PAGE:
Tuesday, January 17, 2017

Book review: "Disrupted: My Misadventure in the Start-Up Bubble"

Dan Lyons was 52, with a wife and kids to support, and suddenly needed a job.

Lyons had recently been laid off as technology editor at Newsweek in 2012. He could have sought another job in journalism, but that field was imploding. Besides, he was intrigued with the world of high-tech start-ups. He'd interviewed many people at such companies as a journalist, and even though many of them didn't seem that bright, everyone was getting rich.

He wanted a piece of it.

So Lyons accepted a job with a 5-year-old Boston company called HubSpot as a "marketing fellow." Thus began Lyons' strange odyssey that he describes in his 2016 book, "Disrupted: My Misadventure in the Start-Up Bubble."  It's a book that, at turns, is funny, disturbing and sad.

Lyons had high hopes for his new job, but from day one -- literally -- things go awry. When he arrives for work, neither of the managers that hired him are there to welcome him and no one quite knows what to do with him. He is startled to discover that a 26-year-old who he first assumed was an administrative assistant is actually his new boss.

The average age of a Hubspot employee, Lyons learns, is 26, and he is twice that. It is a workplace designed for the young. The company stocks the cafeteria with snacks, beer and a "candy wall" -- all free. There's a foosball table, ping-pong table, indoor shuffleboard, and a set of musical instruments, "in case people want to have an impromptu jam session." Some employees work while sitting on large rubber balls; conference rooms have beanbag chairs.

Lyons struggles to fit it, but he never does. He's the "old guy" in the office and at any rate, age is only one of the things that set HubSpot apart. There is a forced perkiness in the work culture -- the "HubSpotty" way of doing things  and its own HubSpeak  When someone quits or is fired, it is called "graduation."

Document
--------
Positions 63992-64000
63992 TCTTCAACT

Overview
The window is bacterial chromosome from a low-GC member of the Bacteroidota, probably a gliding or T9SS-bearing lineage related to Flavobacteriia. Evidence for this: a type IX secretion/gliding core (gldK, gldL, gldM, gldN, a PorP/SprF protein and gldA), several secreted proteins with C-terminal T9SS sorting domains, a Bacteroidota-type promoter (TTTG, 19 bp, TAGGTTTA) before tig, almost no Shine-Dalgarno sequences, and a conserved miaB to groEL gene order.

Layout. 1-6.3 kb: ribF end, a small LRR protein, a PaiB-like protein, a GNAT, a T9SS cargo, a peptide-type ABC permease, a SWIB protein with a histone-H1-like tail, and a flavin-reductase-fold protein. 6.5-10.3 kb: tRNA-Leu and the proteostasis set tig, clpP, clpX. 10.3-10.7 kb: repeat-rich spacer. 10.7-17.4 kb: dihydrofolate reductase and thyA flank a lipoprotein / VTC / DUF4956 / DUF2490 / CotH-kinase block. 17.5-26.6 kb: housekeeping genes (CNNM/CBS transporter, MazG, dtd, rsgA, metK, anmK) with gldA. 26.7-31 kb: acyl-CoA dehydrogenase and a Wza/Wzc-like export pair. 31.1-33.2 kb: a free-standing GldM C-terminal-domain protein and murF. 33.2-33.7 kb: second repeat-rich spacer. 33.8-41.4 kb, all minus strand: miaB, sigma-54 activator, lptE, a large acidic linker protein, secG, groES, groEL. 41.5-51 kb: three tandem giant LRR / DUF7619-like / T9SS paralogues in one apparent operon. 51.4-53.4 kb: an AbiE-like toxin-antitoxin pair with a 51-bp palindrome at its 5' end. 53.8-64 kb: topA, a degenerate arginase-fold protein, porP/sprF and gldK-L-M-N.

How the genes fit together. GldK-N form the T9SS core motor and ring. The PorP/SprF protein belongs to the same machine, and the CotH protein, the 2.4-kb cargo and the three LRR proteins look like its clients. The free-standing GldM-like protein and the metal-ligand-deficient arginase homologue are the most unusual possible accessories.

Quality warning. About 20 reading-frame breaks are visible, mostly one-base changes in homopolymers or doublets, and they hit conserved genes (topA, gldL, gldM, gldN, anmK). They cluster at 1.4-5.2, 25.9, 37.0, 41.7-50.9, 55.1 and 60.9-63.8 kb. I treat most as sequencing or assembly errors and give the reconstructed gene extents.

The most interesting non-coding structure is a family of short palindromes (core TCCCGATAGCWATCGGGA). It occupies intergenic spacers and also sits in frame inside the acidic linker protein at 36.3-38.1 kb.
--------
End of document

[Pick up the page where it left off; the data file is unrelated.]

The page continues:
"HubSpotters talk about 'inspiring people,' 'being remarkable,' 'conquering fear,' and being 'rock stars' and 'superstars with super powers' whose mission is to "inspire people" and 'be leaders,'" Lyons writes. "They talk about engaging in delightion, which is a made-up word, invented by Dharmesh (a company co-founder), that means delighting our customers. They say all of these things without a hint of irony."

And: "They use the word awesome incessantly, usually to describe themselves or each other. That's awesome! You're awesome! No you're awesome for saying I'm awesome.
"They pepper their communication with exclamation points, often in clusters, like this!!! They are constantly sending around emails praising someone who is totally crushing it and doing something awesome and being a total team player!!! These emails are cc'd to everyone in the department. The protocol seems to be for every recipient to issue his or her own reply-to-all email joining in on the cheer, writing things like 'You go,girl!!' and 'Go HubSpot, go!!!!' and 'Ashley for president!!!'"

To Lyons, it seems a lot like a cult.  His unease deepens whern he realizes that HubSpot -- for all its talk about "being remarkable" -- is in the unremarkable business of helping companies send out spam email. Billions and billions of spam emails. Except they call it "lovable marketing content."

A key question in the book is whether HubSpot is a uniquely bizarre company, or whether it is representative of other start-up tech companies. Lyons offers mixed evidence. Yes, there are some cases where HubSpot seems way outside the norm -- on Halloween, everyone dresses up in costume -- but in other areas, such as a preference for young, cheap employees, it seems to fit with others start-ups.

In some ways, Lyons' difficulty in fitting in with HubSpot is due less to the company being a start-up than the fact that it is marketing and sales. This is far from the journalism that Lyons was used to.

Lyons did, in some cases, contribute some of his work problems. When a top executive asks him to assess the company's blog, Lyons responds with a detailed email critical of the blog and, by implication, the people who run it. Guess what? The email is forwarded to the people who run the blog and they turn cold on Lyons.

(A good rule for any workplace: If you are going to criticize someone, don't put it in writing.)

There are larger issues that come to mind in reading "Disrupted": ageism in the workplace, the house-of-cards nature of the whole start-up world, and why we put so much of our personal information in the hands of such ditzy companies.

Still, what I enjoyed most about "Disrupted" is that it gives you an inside look at another workplace. Most of us, buried in our own jobs, have little idea how different the culture can be elsewhere.

Lyons puts you there,  as if you yourself were suddenly working at HubSpot. As Lyons went through this experience, I felt like I was there with him, feeling the confusion, the amusement, and the pain.


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